6. SW Metal Chart. Summary of SW metals and alloys with a unifying “breakage” number that use for material RRs and enchantments/imbedding.
  7. Master Herb Chart. Collated list of all herbs, plants, and poisons found in all RM books. May need some updates to include Terry’s more recent books.
  8. SW Crystal Summary. Crystals play a key role in SW, but Terry never really fleshed out a full system for the. This chart assumes that all “Essence Crystals” are basically the same–even if know as Zirix Crystals, or Essaence Crystals or Jewel Slime etc. It needs some work, but I use crystals as PP storage devices that can be drawn upon or recharged with channeling skill.
  9. Cantrips. Really this is part of BASiL, but in the thread.
  10. God Invocation Summary. This chart is used with the Invocation chart. Summarizes modifiers to SW’s gods responses and specific things they may do.
  11. SW Encounter Chart. This is a comprehensive chart for random encounters by region. Includes weather and Essence effects. Inspired by the encounter tables in the AD&D DM’s guide. Needs a little updating but I think a very useful tool!
  12. Void Knight Base List. Spell list for a organization I use in my SW campaign and features in “Priest-King of Shade”. It needs some touch up.
  13. Soulless. This is my effort to consolidate the concept of the Unlife, traditional fantasy Undead, corruption and possession. In my SW campaign, the Unlife possesses or inhabits creatures to various degrees.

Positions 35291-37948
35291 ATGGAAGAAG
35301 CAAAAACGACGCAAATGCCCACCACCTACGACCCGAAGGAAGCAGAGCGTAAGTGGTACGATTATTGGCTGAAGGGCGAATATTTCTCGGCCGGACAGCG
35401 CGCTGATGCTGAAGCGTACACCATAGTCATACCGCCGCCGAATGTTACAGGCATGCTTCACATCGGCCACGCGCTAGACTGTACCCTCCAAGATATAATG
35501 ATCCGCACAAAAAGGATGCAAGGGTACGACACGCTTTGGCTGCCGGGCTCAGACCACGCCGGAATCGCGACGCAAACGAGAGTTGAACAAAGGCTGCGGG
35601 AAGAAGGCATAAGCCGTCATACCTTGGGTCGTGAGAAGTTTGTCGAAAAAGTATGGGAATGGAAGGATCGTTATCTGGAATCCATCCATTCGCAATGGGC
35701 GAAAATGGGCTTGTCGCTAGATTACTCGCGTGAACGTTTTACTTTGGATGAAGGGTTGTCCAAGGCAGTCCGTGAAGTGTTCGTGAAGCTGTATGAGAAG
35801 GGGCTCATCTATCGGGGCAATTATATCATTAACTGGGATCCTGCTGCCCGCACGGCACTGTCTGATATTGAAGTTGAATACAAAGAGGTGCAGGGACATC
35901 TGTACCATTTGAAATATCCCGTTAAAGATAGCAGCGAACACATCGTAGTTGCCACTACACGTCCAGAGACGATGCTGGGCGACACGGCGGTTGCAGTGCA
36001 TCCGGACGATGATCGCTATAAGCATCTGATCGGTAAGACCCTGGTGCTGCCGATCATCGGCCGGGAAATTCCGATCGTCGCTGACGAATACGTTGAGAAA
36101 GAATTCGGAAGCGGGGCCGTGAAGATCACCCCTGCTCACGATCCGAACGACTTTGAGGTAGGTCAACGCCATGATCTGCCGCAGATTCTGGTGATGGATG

14. Hierax Guard. Organization dedicated to fighting Demon’s. Uses the Void Knight base list.
  15. Xiosians. My interpretation of the Xio Warriors mentioned in a few places and a way to integrate them into the larger SW story.
  16. History of the Earthwardens. I went through every single SW book and collated all the references to the Earthwardens. This is my conclusions.
  17. Notes on Tech & Languages. Quick excerpt from my Master Atlas.
  18. Elves. Again, this is my fleshing out of Elves: how they came to be and their place in the larger story. Plus a Shadow World explanation of the various types of Elves beyond the Tolkien archetypes.
  19. Alchemy Notes. I use alchemy skill a lot in my game. This is my simplified but flexible rules on alchemy. I plan on expanding on it at some point.
  20. SW Trade Goods. Treasure is more than gems, jewelry and gold!
  21. SW Civilization Summary. Chart from my Master Atlas with overview of the various ancient civilizations.
  22. Cult of Hraask. I wanted a “spider/insect” spell list grounded in SW.
  23. SW Cultural Skills. This is part of SWARM rules (Shadow World Alternate Role Master) and my “build a character in 10 minutes. Includes specific SW cultures rather than the broader types in RMU.
  24. SW Professions. List of vocations and skill packages for quick character generation.
  25. SW Background Table. Random background table, SW specific.
  26. SW Material Strength. Unifying method for breakage, VS RR’s and imbedding, enchanting and weapon runes.
  27. Weapon Modifier Chart. Combat modifiers and stats for specific weapons rather than general modifiers used in RM.
  28. SW Racial Chart. Conversion of bonuses to RMU. Probably will need a re-edit after RMU publication.
  29. Orhanian Base Spells Lists. God specific lists for Clerics and Followers. Kuor. Valris. Cay. Shaal. REann. Eissa. Phaon. Teris. Oriana. Jaysek. Kieron. Iorak. Iloura.
  30. Charon Base Lists. Orgiana. Inis. Kesh. Andaras. Ztaar. Scalu. Moralis. Klysus. Nynaku.